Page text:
We also followed the Wild Atlantic Way south from County Mayo into Connemara.

We found yet more lovely hills...

We found yet more lovely hills…

...and dramatic mountain views...

…and dramatic mountain views…

...where the clouds reached down from the sky.

…where the clouds reached down from the sky.

Built in the 1800s, Connemara’s 40,000 square-foot Kylemore Abbey has more than 70 rooms. The estate was in private hands until the owner was forced to sell it due to gambling debts. In 1920, the Benedictine Nuns operated it as a school for Catholic girls until 2010.

Kylemore Abbey and its large walled Victorian gardens are now open for public tours.

Kylemore Abbey and its large walled Victorian gardens are now open for public tours.

While driving the Wild Atlantic Way in Connemara, we were reminded that there's one traffic law a driver must remember in rural Ireland: Sheep always have the right of way!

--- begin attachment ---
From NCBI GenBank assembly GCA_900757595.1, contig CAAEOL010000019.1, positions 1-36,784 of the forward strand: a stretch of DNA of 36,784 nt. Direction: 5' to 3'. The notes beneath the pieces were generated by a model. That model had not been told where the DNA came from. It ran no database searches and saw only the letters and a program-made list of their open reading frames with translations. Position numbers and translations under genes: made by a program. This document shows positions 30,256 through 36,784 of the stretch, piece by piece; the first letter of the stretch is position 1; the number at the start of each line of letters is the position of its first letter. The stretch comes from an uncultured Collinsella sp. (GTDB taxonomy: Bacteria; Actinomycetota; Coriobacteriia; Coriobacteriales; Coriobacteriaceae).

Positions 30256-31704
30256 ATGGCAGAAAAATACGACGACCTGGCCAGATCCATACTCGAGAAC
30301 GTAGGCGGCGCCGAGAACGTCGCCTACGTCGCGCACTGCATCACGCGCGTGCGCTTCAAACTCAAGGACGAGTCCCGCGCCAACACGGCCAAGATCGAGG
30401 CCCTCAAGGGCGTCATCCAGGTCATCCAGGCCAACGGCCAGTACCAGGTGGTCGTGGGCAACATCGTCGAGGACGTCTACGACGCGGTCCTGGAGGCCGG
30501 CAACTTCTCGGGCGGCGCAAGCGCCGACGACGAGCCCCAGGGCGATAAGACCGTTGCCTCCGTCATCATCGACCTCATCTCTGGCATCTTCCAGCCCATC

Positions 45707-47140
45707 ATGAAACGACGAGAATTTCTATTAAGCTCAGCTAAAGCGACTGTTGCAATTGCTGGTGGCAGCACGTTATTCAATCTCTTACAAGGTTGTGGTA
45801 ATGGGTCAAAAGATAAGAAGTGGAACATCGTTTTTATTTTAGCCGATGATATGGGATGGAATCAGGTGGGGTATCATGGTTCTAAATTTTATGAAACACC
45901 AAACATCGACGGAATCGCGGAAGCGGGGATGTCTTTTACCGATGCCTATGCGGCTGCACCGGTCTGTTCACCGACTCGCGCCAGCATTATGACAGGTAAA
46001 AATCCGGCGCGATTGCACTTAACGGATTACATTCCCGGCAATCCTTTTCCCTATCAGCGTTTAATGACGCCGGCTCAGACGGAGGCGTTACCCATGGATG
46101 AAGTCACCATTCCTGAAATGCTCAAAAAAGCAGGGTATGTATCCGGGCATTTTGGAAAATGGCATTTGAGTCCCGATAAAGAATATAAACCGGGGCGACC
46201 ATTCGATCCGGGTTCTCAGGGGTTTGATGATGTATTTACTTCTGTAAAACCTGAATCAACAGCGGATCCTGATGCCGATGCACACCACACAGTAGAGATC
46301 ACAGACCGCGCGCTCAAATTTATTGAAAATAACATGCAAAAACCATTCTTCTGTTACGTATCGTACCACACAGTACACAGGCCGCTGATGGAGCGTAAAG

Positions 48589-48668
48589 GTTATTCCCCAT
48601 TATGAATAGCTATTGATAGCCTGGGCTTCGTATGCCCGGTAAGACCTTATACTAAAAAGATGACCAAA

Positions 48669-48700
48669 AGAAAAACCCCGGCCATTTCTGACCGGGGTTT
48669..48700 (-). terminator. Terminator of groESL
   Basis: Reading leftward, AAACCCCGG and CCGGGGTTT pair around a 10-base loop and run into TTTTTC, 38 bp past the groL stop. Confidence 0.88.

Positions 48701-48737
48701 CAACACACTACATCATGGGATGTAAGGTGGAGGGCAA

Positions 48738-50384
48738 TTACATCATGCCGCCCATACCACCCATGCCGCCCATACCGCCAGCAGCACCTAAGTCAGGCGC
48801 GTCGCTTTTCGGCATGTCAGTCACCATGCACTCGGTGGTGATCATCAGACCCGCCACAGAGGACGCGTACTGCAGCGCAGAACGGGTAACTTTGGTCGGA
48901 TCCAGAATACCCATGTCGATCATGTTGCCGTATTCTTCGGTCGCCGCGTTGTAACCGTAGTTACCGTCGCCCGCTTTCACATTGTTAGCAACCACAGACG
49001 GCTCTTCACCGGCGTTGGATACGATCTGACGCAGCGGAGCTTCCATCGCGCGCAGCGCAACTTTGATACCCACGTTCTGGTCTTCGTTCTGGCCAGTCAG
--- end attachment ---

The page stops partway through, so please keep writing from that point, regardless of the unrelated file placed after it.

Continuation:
While driving the Wild Atlantic Way in Connemara, we were frequently reminded of one traffic law a driver must obey in rural Ireland:  Sheep always have the right of way!

Galway

At the eastern end of Connemarra is the delightful city of Galway. We drove there for a day-into-night trip.

At the eastern end of Connemarra is the delightful city of Galway. We drove there for a day-into-night trip.

We made new friends in one of the town's many pubs.

We made new friends in one of the town’s many pubs.

Christmas Eve in Westport

Our generous and friendly Westport hosts invited us to attend Midnight Mass with them on Christmas Eve. Pictured here after mass are (L-R) Mairead, son Simon, Brian, and of course Sarah.